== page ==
Jack Williams, a former Centre Island mayor and leading environmentalist who helped prevent development along the coast of Oyster Bay, died Wednesday. He was 88.

He died of natural causes at a retirement home in Cockeysville, Maryland, said his wife of 61 years, Joan Williams.

Williams co-founded the environmental group Friends of the Bay in 1987 as part of a successful effort to block the construction of condominiums and a marina at the site of a former shipyard.

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At first, it was just Jack and Joan Williams, group co-founder Ralph Naranjo and several others battling the developer and the Town of Oyster Bay, said Beth Dalton-Costello, a former president of Friends of the Bay who succeeded Williams as leader of the group several years ago.

"It really was a David-and-Goliath situation," she said.

Williams had a knack for organizing and the movement snowballed, leading to 1,000 people showing up at one public meeting to oppose the project, Dalton-Costello said.

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"Without Jack it wouldn't have happened," she said.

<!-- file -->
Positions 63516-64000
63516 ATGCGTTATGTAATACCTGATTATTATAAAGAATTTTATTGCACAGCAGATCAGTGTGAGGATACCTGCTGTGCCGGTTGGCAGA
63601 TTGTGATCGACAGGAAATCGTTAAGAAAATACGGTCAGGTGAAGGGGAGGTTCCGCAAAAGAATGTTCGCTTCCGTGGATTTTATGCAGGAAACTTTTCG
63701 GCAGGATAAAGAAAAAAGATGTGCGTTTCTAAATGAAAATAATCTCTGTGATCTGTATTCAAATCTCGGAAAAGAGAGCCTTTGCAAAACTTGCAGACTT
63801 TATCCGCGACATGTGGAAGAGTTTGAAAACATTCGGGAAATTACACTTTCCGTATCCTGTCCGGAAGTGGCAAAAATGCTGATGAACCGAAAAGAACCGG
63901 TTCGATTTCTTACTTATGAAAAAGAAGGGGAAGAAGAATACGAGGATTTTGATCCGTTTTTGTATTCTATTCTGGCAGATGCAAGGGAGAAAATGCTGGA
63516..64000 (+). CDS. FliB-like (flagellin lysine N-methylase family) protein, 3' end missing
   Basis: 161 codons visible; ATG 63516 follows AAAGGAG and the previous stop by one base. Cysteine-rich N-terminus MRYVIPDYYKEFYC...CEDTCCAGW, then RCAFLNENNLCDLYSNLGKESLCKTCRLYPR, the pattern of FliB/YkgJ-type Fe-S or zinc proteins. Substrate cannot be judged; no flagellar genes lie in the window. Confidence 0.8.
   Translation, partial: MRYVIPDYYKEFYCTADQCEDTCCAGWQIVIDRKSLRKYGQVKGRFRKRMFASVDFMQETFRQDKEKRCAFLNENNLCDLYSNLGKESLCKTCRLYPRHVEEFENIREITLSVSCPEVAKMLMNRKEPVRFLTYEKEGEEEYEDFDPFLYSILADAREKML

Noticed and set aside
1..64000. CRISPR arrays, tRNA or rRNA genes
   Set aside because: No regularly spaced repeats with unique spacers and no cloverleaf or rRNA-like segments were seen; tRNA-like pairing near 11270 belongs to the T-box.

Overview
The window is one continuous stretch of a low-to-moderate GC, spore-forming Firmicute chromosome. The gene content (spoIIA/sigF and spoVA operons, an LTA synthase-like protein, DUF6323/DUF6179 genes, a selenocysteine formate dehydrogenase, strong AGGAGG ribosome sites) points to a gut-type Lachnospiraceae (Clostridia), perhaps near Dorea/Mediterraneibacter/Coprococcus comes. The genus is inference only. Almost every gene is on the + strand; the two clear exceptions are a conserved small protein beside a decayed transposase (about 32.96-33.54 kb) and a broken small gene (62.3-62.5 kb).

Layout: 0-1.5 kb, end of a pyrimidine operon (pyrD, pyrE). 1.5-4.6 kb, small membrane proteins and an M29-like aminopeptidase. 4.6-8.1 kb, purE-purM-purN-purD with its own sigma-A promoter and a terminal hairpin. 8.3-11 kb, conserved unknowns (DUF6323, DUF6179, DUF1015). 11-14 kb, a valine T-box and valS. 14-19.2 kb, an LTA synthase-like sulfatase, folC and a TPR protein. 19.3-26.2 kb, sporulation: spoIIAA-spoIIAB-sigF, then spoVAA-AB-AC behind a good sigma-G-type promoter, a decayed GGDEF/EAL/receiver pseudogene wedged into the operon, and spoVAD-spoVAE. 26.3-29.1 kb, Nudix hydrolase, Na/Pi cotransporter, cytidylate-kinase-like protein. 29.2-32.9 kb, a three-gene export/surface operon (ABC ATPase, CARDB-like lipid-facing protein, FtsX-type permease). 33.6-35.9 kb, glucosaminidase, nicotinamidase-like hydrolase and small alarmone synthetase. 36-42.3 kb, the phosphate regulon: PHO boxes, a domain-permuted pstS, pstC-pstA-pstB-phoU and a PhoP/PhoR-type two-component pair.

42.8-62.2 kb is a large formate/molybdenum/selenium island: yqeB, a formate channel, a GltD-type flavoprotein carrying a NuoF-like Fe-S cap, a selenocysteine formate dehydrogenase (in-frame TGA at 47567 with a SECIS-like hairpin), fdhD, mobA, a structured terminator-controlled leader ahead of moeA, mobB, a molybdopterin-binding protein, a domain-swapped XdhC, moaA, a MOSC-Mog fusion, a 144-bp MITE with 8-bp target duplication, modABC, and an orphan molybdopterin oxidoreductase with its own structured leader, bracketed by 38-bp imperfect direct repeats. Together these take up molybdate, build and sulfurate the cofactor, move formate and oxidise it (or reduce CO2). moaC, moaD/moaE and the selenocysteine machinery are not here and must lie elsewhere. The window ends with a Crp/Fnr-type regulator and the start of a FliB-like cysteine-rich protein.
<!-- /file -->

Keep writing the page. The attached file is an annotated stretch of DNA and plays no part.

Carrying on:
Williams worried that coastal development would overload the sewer system, leading to more pollution in the bay, recalled Lawrence Schmidlapp, who was involved with Friends of the Bay early on and succeeded Williams as Centre Island mayor in 2009.

"He was always focused on the health of the water," Schmidlapp said.

Joan Williams said her husband's ability to work well with others was a key reason he was a popular mayor for 18 years.

"He was a very quiet, gentle man, and I think that's where his strength was," she said. "As mayor, he could get people together and solve problems that in many places or towns would turn into lawsuits, because he could talk to people and get people to talk to each other."

Roderick Williams, 57, of Pomfret, Vermont, said his father was a devoted family man who "spent many hours with me and my sister teaching us about the things he loved, including tennis and the outdoors, but also his values."

Jack Williams was born in New York City and worked in advertising and public relations, retiring in the 1980s as manager of corporate communications at Dun & Bradstreet, a business information firm, Joan Williams said. He graduated cum laude from Princeton University.

The couple had lived in Manhattan and in the early 1980s started renting a house in Centre Island as a summer home. Several years later, the couple bought the home.

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Other survivors include a daughter, Maris Baker, 56, of Owings Mills, Maryland; and three grandchildren.

A celebration of his life will be held Sept. 27 at Seawanhaka Corinthian Yacht Club in Oyster Bay. The family asks that donations in Williams' name be made to Friends of the Bay.